Living in Northern Michigan there are plenty of opportunities to use your car, truck, or SUV for towing, from boats and campers,  hauling a car home from college to transporting a car to the city of a recent graduate’s new job. If you’ve not towed before, here’s a checklist you can follow to make certain that your tow is pleasurable, event-free, and doesn’t impact your vehicle’s warranty.

Your first step is to determine if the vehicle you intend to use to tow is capable of pulling the load you have in mind. You’ll need to add the weight of whatever you want to tow to whatever you plan to pack inside it to determine the towing weight. It’s happened more than once that someone has purchased a vehicle to tow a camper based on the camper’s weight alone, not taking into account the hundreds of pounds of water, food, and supplies in the trailer. You can find your vehicle’s towing capacity in the owner’s manual.

If your vehicle is rated to tow the load you have in mind, the next step is to assure that it’s ready to tow. If there’s a factory-installed trailer package on your vehicle, you’re good to go. If not, check with our service department.  They can provide you with a list of what the manufacturer includes in its towing package, including the rating of the hitch you’ll require. You may need to add a transmission cooler as well as a hitch and wiring harness. If you don’t match the OEM package it could void the part of your warranty affected.

Once you have your car, truck or SUV sorted, now it’s time to hook the trailer to the tow vehicle. Plan this out in advance and not the morning of your trip, as it could take some time and if not done properly it will diminish your enjoyment of the drive and could even be dangerous. 

The first task is to set the tongue weight. That’s the amount of weight the trailer pushes down on your vehicle’s hitch. Too little or too much is bad. There’s an ideal range of about 10% – 12% of the total weight of your trailer. Though it should never exceed the maximum tongue weight rating in your owner’s manual. 

Now that you know the target, load the trailer with the equivalent weight that you’ll be hauling. Level the trailer onto a bathroom scale to check the tongue weight. If it’s outside the 10% – 12% range (up or down) move the weight around in your trailer until you achieve the target. If the rated tongue weight is greater than your scale, you can check using a simple lever arrangement for which you can find instructions online.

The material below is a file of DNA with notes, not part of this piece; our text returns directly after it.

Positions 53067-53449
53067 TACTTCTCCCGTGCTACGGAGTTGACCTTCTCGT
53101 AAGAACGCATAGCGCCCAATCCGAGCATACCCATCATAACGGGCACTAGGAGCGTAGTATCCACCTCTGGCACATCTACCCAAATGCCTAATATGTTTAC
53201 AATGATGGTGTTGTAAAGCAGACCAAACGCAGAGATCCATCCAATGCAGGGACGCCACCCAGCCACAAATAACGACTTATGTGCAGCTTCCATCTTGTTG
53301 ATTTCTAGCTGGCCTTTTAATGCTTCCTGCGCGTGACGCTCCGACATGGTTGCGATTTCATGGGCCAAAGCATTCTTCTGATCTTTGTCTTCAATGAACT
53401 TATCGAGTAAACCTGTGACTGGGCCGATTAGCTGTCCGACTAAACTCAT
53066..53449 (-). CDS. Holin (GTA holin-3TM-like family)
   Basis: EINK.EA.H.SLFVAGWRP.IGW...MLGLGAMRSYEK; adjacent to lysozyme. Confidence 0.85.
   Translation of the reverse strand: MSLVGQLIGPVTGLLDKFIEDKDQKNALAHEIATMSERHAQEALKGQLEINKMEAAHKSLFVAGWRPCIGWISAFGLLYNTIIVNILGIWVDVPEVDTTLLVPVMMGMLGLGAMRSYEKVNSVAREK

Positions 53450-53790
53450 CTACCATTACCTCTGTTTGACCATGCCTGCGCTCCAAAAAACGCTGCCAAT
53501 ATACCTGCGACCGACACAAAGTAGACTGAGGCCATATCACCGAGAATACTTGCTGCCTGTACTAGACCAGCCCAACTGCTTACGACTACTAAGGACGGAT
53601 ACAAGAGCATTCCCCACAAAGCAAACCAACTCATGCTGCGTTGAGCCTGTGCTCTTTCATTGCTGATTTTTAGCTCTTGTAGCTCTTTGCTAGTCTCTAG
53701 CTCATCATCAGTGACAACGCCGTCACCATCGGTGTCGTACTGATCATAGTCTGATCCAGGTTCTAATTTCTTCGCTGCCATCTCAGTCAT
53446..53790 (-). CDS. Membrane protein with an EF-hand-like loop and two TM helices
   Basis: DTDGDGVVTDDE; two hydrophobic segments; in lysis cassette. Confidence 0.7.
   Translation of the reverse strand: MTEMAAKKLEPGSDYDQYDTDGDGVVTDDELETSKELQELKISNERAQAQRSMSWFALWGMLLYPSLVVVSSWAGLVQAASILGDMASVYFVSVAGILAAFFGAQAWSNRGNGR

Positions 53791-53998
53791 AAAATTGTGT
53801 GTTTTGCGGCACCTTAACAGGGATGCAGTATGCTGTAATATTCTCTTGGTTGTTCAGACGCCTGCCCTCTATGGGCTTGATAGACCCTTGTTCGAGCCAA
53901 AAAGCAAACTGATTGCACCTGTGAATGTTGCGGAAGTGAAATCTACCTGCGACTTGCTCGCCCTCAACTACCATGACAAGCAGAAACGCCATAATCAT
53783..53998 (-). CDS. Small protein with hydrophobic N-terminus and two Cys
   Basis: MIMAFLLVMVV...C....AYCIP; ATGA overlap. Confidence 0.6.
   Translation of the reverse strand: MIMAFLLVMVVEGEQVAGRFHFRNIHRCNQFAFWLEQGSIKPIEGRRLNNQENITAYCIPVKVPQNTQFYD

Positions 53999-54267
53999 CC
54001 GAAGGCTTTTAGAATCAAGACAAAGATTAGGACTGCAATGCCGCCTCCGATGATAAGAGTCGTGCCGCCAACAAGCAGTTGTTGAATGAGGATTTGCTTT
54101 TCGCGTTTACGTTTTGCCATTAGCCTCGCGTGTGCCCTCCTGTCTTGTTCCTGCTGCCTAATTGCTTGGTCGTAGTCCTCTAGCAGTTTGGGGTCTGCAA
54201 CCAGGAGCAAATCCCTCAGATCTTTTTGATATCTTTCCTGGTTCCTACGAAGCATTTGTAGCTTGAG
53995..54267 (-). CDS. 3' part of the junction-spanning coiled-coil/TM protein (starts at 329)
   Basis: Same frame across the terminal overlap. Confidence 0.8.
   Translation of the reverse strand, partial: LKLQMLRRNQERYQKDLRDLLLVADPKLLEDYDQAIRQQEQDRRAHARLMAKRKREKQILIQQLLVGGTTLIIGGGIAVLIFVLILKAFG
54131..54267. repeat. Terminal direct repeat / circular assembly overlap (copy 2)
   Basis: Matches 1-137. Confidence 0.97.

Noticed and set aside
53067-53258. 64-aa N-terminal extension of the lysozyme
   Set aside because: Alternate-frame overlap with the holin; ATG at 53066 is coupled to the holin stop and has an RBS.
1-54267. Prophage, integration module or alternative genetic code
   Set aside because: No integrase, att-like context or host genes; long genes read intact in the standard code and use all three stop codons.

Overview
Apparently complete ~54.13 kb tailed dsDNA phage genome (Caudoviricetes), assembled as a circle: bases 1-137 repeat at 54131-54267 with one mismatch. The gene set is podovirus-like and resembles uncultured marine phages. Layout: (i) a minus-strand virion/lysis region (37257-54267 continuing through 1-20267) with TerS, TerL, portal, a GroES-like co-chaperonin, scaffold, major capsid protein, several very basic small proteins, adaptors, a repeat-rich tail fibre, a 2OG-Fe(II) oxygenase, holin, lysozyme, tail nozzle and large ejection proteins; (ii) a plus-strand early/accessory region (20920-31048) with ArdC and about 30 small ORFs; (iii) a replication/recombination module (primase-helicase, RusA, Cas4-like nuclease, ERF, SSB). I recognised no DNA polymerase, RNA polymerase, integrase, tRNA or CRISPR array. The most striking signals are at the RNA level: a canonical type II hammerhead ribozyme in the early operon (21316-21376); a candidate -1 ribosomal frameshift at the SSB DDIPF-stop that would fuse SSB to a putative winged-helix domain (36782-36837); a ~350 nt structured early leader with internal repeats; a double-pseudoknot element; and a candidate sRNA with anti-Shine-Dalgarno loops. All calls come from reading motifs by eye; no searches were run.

It’s also important that the loaded trailer be level to the ground when it’s attached to the vehicle so that the trailer remains stable as your drive. You can trim the trailer’s flatness either with an adjustable drawbar or by finding one with the right offset. If you end up using an offset drawbar, make sure it’s rated to handle the trailer weight. Park both your tow vehicle and the trailer on level ground and measure both. Allow about three inches for the ball. 

Before heading out there are a few items that need to be addressed. First, is the tow vehicle ready? Towing puts a great deal of stress on a vehicle and it’s important that the engine oil, coolant, tires, and brakes are all inspected and serviced prior to towing. And don’t overload your tow vehicle either.

On your trailer, check the condition and inflation pressure of the tires, the condition of the battery if your trailer is equipped with electric brakes, inspect all lights for proper operation and that the safety chains are crossed and attached. Safety chains should not be taken lightly as they’re your last line of defense so make certain they won’t come loose. You should be ready to go now.

If you plan on towing a car on a dolly, there are a few extra items you need to be aware of. All the same rules about trailering capacity and tongue weight still apply, of course. In addition, you need to be aware of a couple of decisions you may need to make. If the car is front-wheel drive, you can use the dolly without any changes to the car you’re pulling. 

If it’s a rear-wheel drive car, the driveshaft will have to be removed by a mechanic. You’ll now have to deal with a six-foot-long greasy steel tube as well.  If your tow vehicle can handle the weight of a car trailer this may be the better option. When it comes to AWD or 4WD, it depends upon how the manufacturer configured the system. Some systems allow for the rear axle to freewheel when disconnected, which means it can be loaded like a front-wheel drive car. Others have power going to the rear axle at all times, so you’ll have to disconnect the driveshaft on those vehicles. Check your owner’s manual and if you can’t find a definitive answer you can call the vehicle manufacturer or check in with us.

The company from which you’re renting the dolly can also provide you with lights that attach to your towed vehicle magnetically so you don’t have to cut into the wiring harness.  Just make sure you stow them inside the car if you have an overnight stop. If you plan on towing a car on a dolly behind a motorhome, it may be worth the investment to have a standard jack installed in the car to operate the lights.

Follow these straightforward recommendations and you should enjoy trouble-free towing throughout the summer season.

fletchs-infographic